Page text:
If I were a Supreme Court justice (stop laughing), here’s how I’d rule:
1. Yes, the people of California have the right to define marriage in their state. Prop 8 upheld
2. No, the people never gave the federal government the power to define marriage. DOMA unconstitutional.
Now, let’s scale back entitlements and reform the tax code so federal tax burdens apply equally to everyone regardless of marital status, sexual preference, or eye color.
In his new best-selling book, Jonah Lehrer discusses the link between depression and creativity:
This helps explain why Forgas has found that states of sadness— he induces the downcast mood with a film about death and cancer— also correlate with better writing samples; subjects compose sentences that are clearer and more compelling. Because they were more attentive to what they were writing, they produced more refined prose, the words polished by their misery.
Lehrer, Jonah (2012-03-19). Imagine: How Creativity Works (p. 77). Houghton Mifflin Harcourt. Kindle Edition.
Wanna feel some depression? Think about this: since July of 2009, we’ve been fighting against Obamacare. For almost a full year, we spent many hours every week in the streets trying to block Obama’s power grab.
After the Senate crammed through hastily written legislation in March 2010, we looked toward the Supreme Court as our next line defense. When Richard Verilli, the government’s lawyer, failed miserably in his oral arguments in March, we felt a quiet confidence build inside our guts: Obamacare would be toast.
Then came June. Each Monday and Thursday we waited to hear the news. But the news didn’t come. “Maybe next week,” we told each other.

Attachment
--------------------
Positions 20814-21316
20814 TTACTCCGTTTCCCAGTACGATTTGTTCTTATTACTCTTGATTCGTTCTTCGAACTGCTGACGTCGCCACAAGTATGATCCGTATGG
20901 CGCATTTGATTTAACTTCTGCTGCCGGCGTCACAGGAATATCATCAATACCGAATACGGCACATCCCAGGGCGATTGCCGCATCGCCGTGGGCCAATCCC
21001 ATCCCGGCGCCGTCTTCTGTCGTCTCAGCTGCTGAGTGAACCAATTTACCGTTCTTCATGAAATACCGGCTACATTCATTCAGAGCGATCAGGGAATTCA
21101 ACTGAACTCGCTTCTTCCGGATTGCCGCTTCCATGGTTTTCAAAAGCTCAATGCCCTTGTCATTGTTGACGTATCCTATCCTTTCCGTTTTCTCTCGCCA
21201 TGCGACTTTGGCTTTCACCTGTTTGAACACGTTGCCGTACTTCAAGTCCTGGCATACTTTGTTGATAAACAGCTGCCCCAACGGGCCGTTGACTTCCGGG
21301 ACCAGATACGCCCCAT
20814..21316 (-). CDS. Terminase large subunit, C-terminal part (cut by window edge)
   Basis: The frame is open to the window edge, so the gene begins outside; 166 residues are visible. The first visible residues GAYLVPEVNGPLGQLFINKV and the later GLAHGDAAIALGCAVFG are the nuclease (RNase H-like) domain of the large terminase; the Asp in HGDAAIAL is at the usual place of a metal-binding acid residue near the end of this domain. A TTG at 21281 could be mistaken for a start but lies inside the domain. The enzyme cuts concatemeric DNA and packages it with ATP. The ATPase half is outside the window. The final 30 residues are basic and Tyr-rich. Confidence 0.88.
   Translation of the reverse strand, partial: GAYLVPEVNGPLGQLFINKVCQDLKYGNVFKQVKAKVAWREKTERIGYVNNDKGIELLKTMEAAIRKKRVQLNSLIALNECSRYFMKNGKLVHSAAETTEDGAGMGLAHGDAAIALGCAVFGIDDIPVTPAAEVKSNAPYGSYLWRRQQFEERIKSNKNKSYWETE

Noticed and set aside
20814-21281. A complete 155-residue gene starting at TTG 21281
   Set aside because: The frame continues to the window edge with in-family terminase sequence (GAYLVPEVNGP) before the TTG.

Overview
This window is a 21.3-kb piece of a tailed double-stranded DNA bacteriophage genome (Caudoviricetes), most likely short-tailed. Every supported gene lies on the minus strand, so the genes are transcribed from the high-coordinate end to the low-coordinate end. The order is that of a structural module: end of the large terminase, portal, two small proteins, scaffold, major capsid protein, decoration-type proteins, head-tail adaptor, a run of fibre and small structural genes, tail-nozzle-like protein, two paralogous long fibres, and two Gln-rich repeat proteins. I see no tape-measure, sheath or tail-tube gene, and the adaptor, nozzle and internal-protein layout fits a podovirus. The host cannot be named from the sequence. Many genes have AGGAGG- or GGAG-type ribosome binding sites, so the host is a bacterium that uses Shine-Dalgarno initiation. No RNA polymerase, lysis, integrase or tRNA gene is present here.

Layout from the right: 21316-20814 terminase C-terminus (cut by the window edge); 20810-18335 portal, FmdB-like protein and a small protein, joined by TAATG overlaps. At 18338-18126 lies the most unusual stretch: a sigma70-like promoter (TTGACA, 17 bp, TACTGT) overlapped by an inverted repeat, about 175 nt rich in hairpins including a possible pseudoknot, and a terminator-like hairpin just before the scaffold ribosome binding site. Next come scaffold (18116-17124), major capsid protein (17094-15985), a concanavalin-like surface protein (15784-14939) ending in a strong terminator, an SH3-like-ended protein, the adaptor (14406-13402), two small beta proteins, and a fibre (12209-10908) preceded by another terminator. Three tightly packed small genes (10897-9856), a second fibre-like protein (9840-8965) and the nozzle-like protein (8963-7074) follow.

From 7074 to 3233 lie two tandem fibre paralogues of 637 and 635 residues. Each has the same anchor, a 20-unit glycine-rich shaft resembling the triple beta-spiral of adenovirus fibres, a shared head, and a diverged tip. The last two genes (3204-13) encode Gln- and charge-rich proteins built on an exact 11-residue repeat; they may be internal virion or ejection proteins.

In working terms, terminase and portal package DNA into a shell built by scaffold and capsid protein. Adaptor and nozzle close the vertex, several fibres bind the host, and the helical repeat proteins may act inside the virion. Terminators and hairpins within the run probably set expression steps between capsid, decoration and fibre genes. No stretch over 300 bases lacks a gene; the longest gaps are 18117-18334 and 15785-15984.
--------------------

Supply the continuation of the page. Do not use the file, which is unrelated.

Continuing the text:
On June 28, there was no calendar left before them; the court had to rule. And it did.
CNN and Fox News both reported “The individual mandate is unconstitutional.” They forgot to mention: “under the commerce clause.”
As Twitterdom celebrated, I watched the live blog on SCOTUSblog.com. While others reported the mandate dead, SCOTUSblog posted: “The individual mandate survives as a tax.”
Even after I tweeted this news, hundreds of tweets in my stream continued to celebrate the greatly exaggerated death of the individual mandate.
“Those poor bastards,” I thought.
One by one, the word got out. “Holy crap!”
To me, the shining city on a hill went dark.
Then I went about my work, ignoring the news for the rest of the day.
At 6:30 pm, I left the office. I changed clothes in my car on the way to Forest Park.
Depression has a way of churning up weird sediment from the bottom of the mind. Sweating the 107-degree sun and driving east on I-44, the inside of my car grew dark from the shadow of the I-270 overpass. I saw Ronald Reagan in bed, white sheets over him, his face contorted in agony.
“Where’s the rest of me?” he growled.
The remainder of the movie, Kings Row, played out in my mind.
I was looking for words to say at the rally, and I found them.
My mood lifted.
Creativity emerges from depression, as it turns out. And so does perseverance:
“Successful writers are like prizefighters who keep on getting hit but won’t go down,” says Nancy Andreasen, a researcher at University of Iowa. “They’ll stick with it until it’s right. And that seems to be what the mood disorders help with.”
Lehrer, Jonah (2012-03-19). Imagine: How Creativity Works (p. 79). Houghton Mifflin Harcourt. Kindle Edition.
What’s true of writers and fighters is true of patriots in the battlefield, of crusaders for justice, and of champions of a cause. The fight is never easy. Depression sucks. Agony hurts. Pain is not happiness, no matter how the Ministry of Truth might spin it.
But the pain also compels action. And pain tells you you’re still alive.
Andreasen says. “If you’re at the cutting edge, then you’re going to bleed.”
Lehrer, Jonah (2012-03-19). Imagine: How Creativity Works (p. 79). Houghton Mifflin Harcourt. Kindle Edition.